A misstep in my knowledge of geography sends us away from the seafood and toward the fajitas. I have forgotten that the state of Sinaloa faces the Baja peninsula along the northwest shores of Mexico, so I tell Eddie he can order the fajitas. A mound of thickly sliced onions, red and green peppers, tomatoes, and steak spatter and smoke on a cast-iron platter. They come with large, nubbly homemade corn tortillas instead of wheat ones. The steak and vegetables lack seasoning, but Ed compensates by spreading a thick coating of meaty refried beans on each tortilla and rolling them around large scoops of the meat.

Joe's ceviche tostada is piled high with nail-polish-pink shrimp, onions, tomatoes, and avocado chunks. An additional squirt of fresh lime gives its tartness a fresh, floral note. The tough pork on his al pastor taco -- onions, cilantro, a dab of hot red salsa sprinkled on top -- can't compete with La Torta Loca's.

I've tasted few enchiladas verdes that have rivaled Taqueria Sinaloa's, though. First I had to find them under a haystack of shredded lettuce, tomatoes, and cream cheese. The chile verde sauce is a subtle note, letting the meaty shredded chicken come through, and the tortillas are still chewy and soft. My Mexican rice has more presence than most, and the puddle of refried beans on the side are coated in crumbled white queso fresco.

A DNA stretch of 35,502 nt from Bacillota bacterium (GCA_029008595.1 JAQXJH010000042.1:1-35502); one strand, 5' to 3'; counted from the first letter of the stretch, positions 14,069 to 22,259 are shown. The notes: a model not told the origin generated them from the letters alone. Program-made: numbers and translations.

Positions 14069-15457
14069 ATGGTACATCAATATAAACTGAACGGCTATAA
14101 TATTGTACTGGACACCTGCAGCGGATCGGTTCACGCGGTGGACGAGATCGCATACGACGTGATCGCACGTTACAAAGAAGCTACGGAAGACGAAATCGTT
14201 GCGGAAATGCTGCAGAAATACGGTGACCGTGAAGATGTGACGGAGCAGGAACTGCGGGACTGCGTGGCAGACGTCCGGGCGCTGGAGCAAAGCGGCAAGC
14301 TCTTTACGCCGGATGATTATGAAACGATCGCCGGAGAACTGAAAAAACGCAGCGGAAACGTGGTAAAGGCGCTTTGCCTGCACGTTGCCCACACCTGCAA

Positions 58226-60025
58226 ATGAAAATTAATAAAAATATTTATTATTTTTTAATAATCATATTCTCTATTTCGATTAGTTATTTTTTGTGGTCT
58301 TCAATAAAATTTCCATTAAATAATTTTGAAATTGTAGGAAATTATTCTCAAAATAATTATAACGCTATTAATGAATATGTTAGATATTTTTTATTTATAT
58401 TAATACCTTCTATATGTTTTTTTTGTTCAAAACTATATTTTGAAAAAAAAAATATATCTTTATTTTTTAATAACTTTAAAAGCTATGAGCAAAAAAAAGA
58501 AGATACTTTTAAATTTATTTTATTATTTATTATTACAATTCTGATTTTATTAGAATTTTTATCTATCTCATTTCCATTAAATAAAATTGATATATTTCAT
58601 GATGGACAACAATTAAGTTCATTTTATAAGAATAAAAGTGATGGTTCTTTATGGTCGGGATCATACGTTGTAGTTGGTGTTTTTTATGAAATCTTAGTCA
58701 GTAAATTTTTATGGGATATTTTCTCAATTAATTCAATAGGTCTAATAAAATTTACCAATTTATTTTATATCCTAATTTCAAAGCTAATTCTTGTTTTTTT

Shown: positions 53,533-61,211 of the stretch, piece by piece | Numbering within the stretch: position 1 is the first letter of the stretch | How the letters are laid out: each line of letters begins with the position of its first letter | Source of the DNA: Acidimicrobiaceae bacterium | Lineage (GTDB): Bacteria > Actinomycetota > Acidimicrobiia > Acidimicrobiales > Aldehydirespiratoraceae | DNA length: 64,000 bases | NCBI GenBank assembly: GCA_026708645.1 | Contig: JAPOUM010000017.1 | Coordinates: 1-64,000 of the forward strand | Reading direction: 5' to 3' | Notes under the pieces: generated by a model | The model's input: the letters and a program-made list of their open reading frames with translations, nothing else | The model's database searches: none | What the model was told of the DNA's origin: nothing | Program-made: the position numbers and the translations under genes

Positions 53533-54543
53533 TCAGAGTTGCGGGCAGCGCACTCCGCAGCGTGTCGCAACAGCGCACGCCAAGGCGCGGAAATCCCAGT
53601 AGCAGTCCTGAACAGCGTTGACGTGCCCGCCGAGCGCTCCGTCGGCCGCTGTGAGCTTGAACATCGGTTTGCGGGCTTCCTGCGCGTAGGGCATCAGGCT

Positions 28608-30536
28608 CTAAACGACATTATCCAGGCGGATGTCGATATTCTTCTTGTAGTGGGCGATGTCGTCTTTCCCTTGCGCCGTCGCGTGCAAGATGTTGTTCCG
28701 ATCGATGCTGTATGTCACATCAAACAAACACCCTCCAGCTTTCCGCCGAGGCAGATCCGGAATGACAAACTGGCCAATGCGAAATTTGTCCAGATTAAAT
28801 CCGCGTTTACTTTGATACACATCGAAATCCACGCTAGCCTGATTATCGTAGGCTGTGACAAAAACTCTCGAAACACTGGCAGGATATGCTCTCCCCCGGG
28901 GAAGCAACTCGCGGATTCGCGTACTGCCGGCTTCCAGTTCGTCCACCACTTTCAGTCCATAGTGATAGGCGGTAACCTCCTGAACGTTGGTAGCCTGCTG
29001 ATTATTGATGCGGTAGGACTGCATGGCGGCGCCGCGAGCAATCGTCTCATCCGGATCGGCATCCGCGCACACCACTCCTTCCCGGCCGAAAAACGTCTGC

La Torta Loca and Taqueria Sinaloa are but two of the innumerable ever-shifting row of taqueria trucks and food stands that line International Boulevard. Serving food that bests that of most of the higher-priced Mexican restaurants to the north and east, they merit weeks of information-gathering, exploring, and cataloguing. Where to start? Just follow your nose.